Diving - The adventure continues!
More UK Diving - Later in 2017
After Jordan, the next few dives were on more familiar territority, at Vobster Quay, NDAC and Wraysbury.
After an aborted attempt to dive the M2 Submarine from Weymouth (The M3 motorway was closed for 12 hours and we suffered 3 of those, missing the boat!), Julian, Paul, John and I signed up for a BSAC "Try Tech" event at Vobster in early October.
Diving should be all about new experiences, so we went to Vobster to undertake a Rebreather experience dive.
We had a brief, briefing, and were then helped into out Rebreathers. We carried out a few minutes 'pre-breathing', which gets the chemical reaction in the 'scrubber' going and lets us check that it and the sensors are all working correctly.
The AP unit I tried felt about as heavy on my back as my 15 litre tank, but I didn't need to carry any weight, so possibly it was a bit more.
This done, we jumped into the water and swam over to the shallow area, where we attempted to sort out our buoyancy. With no air escaping from the closed circuit, you can't breath in and out to control your buoyancy.
We got to an OK level of buoyancy quickly, but I found I was struggling to get air from my mouthpiece. Unlike a cylinder, the rebreathing loop is run by the power of your lungs and I guess I just wasn't breathing enough to get the air circulating. I thought I'd got it going, but once we left the shallow area and were down in 6-7M I was sucking on what felt like an empty tank!
I almost bolted for the surface (We weren't given bailout air of our own to switch to), but our instructor/guide showed me a button on the unit that allowed me to push diluent (air as we were diving shallow) into the system and, whilst I used this a few times after that, it helped a lot and as we swam on and down to 12M or so for the next 20 minutes, I found that it became natural to breath at my normal rate, sometimes a bit harder and faster, as I recognised the fact that I wasn't really rationed in how much air I could consume.
All kitted up, but looking like a Borg-Garden Gnome!
Julian and I both found the buoyancy less trouble than we expected. I did put a bit of air in my wing and suit now and then and then have to dump it, but from my memory and now looking at the profile of the dive, there wasn't lots of ups and downs and what there were were quite contained.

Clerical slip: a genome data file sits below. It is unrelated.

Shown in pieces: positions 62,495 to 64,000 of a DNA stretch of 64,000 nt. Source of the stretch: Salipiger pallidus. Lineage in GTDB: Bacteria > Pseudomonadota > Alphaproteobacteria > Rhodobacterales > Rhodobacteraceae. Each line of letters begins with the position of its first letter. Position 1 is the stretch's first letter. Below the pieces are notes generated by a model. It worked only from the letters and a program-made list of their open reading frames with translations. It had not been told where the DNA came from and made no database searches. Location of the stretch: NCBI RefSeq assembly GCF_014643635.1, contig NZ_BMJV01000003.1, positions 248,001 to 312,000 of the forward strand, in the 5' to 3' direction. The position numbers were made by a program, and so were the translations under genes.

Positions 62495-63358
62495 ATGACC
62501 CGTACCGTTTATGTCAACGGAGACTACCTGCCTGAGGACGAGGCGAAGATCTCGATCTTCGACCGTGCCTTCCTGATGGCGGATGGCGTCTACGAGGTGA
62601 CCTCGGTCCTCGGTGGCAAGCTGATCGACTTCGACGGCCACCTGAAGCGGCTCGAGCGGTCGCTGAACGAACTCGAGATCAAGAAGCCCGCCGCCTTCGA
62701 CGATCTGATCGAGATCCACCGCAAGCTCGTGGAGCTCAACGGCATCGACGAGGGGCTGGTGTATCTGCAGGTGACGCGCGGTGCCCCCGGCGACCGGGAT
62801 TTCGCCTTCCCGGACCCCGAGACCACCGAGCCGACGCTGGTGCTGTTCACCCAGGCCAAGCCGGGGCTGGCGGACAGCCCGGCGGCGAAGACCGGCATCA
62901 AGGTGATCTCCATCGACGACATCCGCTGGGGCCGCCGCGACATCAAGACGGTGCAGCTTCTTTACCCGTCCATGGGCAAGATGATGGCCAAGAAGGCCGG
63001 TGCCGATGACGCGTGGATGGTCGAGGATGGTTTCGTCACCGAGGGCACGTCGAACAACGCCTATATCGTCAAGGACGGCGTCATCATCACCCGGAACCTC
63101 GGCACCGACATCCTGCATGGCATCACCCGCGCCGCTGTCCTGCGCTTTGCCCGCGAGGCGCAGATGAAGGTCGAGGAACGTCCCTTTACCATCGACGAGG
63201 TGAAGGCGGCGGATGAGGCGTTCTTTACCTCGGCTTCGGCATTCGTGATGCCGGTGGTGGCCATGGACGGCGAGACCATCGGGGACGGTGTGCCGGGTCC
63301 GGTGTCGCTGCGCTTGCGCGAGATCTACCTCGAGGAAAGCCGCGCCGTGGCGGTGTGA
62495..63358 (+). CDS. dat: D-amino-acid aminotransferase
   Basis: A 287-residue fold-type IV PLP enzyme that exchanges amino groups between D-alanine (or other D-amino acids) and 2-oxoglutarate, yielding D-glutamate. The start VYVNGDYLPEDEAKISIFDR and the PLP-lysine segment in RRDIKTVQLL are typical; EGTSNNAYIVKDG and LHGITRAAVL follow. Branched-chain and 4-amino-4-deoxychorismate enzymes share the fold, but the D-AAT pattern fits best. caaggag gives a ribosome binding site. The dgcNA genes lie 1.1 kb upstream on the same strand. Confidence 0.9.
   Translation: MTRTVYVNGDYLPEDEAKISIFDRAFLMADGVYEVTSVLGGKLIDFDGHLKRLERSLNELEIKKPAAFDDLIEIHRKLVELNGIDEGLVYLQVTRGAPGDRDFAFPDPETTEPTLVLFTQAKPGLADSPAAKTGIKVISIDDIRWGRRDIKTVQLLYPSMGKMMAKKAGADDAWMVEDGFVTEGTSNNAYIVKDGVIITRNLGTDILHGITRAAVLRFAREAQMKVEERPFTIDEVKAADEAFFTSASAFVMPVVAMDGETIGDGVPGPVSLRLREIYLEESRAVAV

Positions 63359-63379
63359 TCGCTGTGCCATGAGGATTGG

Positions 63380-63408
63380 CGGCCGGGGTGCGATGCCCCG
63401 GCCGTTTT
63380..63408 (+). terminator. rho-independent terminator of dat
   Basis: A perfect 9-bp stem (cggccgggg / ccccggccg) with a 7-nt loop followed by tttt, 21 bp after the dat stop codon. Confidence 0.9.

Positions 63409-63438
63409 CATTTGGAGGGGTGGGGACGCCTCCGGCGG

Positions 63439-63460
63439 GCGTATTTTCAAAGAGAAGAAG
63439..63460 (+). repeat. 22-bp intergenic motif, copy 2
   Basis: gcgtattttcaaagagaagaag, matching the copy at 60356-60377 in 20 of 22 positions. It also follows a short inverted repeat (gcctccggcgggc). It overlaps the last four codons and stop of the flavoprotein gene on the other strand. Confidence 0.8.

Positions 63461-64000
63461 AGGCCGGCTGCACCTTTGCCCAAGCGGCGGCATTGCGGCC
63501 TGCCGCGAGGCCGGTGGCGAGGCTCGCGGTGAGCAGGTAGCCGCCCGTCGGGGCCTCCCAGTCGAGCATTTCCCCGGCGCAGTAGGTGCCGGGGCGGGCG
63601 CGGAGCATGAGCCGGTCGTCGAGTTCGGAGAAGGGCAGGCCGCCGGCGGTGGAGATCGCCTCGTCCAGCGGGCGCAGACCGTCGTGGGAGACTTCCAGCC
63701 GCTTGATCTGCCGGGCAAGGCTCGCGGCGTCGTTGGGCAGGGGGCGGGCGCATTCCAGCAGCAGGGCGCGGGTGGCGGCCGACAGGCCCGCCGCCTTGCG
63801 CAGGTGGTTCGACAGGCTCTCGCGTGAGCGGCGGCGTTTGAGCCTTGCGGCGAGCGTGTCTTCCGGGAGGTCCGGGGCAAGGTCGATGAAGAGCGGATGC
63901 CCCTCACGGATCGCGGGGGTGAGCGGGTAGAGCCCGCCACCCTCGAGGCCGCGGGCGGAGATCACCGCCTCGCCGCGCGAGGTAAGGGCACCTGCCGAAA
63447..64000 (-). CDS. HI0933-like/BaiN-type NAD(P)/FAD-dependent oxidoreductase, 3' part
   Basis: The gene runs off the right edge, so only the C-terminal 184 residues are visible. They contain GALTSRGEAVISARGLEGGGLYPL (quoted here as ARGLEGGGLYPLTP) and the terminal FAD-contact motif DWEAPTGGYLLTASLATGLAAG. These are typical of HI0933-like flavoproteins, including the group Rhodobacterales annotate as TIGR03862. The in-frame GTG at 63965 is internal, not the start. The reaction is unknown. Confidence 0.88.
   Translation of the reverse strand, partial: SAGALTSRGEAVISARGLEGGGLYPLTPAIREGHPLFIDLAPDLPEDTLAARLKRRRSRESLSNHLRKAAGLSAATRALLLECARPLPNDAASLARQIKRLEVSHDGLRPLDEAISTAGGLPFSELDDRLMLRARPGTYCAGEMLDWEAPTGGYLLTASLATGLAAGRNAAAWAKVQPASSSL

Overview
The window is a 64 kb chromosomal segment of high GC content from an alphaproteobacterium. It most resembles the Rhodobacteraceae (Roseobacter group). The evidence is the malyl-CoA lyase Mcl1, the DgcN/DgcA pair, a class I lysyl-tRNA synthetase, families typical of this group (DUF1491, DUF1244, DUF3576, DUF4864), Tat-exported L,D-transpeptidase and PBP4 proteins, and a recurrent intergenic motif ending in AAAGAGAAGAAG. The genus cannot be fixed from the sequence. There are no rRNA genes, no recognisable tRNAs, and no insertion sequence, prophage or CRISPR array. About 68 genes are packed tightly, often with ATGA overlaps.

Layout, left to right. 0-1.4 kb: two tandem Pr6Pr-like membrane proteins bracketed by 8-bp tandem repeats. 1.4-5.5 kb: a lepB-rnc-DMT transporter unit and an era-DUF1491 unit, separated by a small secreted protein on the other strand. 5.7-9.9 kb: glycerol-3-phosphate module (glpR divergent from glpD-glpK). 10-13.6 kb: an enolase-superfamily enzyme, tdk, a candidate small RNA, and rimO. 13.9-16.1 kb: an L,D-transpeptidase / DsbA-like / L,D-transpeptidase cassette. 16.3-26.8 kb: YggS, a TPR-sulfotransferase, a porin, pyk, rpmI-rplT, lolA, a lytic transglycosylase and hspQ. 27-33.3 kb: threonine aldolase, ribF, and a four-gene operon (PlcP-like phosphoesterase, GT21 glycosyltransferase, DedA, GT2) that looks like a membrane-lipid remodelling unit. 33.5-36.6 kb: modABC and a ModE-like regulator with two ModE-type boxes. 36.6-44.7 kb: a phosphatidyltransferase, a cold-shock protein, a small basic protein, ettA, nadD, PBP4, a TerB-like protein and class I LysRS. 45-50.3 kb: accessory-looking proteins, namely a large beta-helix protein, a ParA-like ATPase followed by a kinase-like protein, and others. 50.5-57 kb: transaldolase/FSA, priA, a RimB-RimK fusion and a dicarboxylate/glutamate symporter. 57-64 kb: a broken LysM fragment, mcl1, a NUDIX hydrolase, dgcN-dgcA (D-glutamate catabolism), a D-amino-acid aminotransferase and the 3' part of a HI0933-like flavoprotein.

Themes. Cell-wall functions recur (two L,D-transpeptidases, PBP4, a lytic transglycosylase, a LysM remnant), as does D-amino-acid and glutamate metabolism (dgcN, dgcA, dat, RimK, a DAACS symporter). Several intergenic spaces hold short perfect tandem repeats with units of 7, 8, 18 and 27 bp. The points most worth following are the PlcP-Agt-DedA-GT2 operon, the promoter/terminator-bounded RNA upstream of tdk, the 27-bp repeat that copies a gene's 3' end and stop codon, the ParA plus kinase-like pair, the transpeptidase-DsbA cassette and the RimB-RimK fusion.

The experts explain the system to Julian
On the positive side, the lack of bubbles is nice, both in terms of not disturbing the numerous Perch around and in terms of the peacefulness of the dive.
By the end of the dive I felt I was breathing comfortably on a rebreather and that my buoyancy control was acceptable and I'm sure both would improve considerably with a handful more dives.
One bonus is the chemical reaction warms and humidifies the air, so you stay warmer, although I wouldn't say that on the shortish, shallow dive we did that I could tell the difference.
Paul gets the explanation
If rebreathers were affordable, I might well consider one to extend my diving. The weight to move around is much less than a twinset and the constant oxygen level is a great feature as is the nearly unlimited gas supply.
It was a great opportunity to dive something different in a more realistic environment than a pool and I would say I came away with a more positive view of rebreathers because of having more time to get used to it.
John's always enthusiastic about diving new tech, does it show?
If you get a chance (it was open to all SD and above), give it a try!
Julian and I followed that up with a normal Open Circuit dive, where the most noteworthy thing, in an enjoyable dive, was the rapid drop in temperature (from 16 to 8C) around 15M! We didn't stay long at depth!
We did note how many Perch there were around, far more than usual at Vobster.
Only a week later, we were off to NDAC to carry out some training dives for some of our Sports Diver trainees.
These went without incident, I joined Paul and Dawn, who carried out an SMB dive (thrilling event!) on her first and a 10M mask clear and CBL on the second.
Vis was pretty good and the nature of the dives meant that we more or less just had a couple of leisurely dives above 20M, being able to find the next 'attraction' from the last very easily.
I did spot the wreck that had been sitting for many months on the road down to the quarry sitting around 20M and after a quick look on the first dive, we all swam to it on the second, after Dawn's exercises were complete.
I'd started the dive with a half empty cylinder, so there was no opportunity to go into the wreck, but it's clearly setup for that, and we'll pop back sometime with full tanks for a better look.
Running low on air by this point, I ascended the shotline from the tugboat, while Paul and Dawn swam back to the slip. We both arrived back about the same time, but with very low water levels in the quarry, I had the easier task of getting out by using a ladder on the pontoon.
Sadly, our day ended in tragedy as some of us tried in vain to assist in the resusitation of a technical diver - No doubt details of what happened will come out in time, but all our,including the professional emergency services who arrived as quickly as you could expect (and Paul, a fireman by profession, and another diver who is a paramedic were trained in first response and amongst the first on the scene, administering CPR and oxygen), efforts were to no avail and he was declared dead at the scene...